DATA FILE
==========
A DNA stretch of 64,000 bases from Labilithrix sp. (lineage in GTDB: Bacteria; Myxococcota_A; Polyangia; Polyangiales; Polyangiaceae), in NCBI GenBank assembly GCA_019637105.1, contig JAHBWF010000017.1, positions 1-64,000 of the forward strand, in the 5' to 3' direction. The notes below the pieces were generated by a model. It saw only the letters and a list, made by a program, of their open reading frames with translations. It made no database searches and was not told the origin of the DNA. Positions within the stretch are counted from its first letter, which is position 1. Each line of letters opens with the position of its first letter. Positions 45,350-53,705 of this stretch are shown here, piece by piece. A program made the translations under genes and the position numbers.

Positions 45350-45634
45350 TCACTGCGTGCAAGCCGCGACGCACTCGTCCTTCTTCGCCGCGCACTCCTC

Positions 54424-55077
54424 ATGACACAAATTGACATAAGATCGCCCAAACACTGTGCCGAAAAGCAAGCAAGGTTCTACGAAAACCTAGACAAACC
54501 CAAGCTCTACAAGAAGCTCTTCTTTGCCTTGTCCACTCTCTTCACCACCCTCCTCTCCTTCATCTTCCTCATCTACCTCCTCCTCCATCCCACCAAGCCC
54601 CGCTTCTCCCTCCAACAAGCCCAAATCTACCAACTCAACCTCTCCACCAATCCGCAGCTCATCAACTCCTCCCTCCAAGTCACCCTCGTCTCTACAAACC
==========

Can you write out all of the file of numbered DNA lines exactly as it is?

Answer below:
A DNA stretch of 64,000 bases from Labilithrix sp. (lineage in GTDB: Bacteria; Myxococcota_A; Polyangia; Polyangiales; Polyangiaceae), in NCBI GenBank assembly GCA_019637105.1, contig JAHBWF010000017.1, positions 1-64,000 of the forward strand, in the 5' to 3' direction. The notes below the pieces were generated by a model. It saw only the letters and a list, made by a program, of their open reading frames with translations. It made no database searches and was not told the origin of the DNA. Positions within the stretch are counted from its first letter, which is position 1. Each line of letters opens with the position of its first letter. Positions 45,350-53,705 of this stretch are shown here, piece by piece. A program made the translations under genes and the position numbers.

Positions 45350-45634
45350 TCACTGCGTGCAAGCCGCGACGCACTCGTCCTTCTTCGCCGCGCACTCCTC

Positions 54424-55077
54424 ATGACACAAATTGACATAAGATCGCCCAAACACTGTGCCGAAAAGCAAGCAAGGTTCTACGAAAACCTAGACAAACC
54501 CAAGCTCTACAAGAAGCTCTTCTTTGCCTTGTCCACTCTCTTCACCACCCTCCTCTCCTTCATCTTCCTCATCTACCTCCTCCTCCATCCCACCAAGCCC
54601 CGCTTCTCCCTCCAACAAGCCCAAATCTACCAACTCAACCTCTCCACCAATCCGCAGCTCATCAACTCCTCCCTCCAAGTCACCCTCGTCTCTACAAACC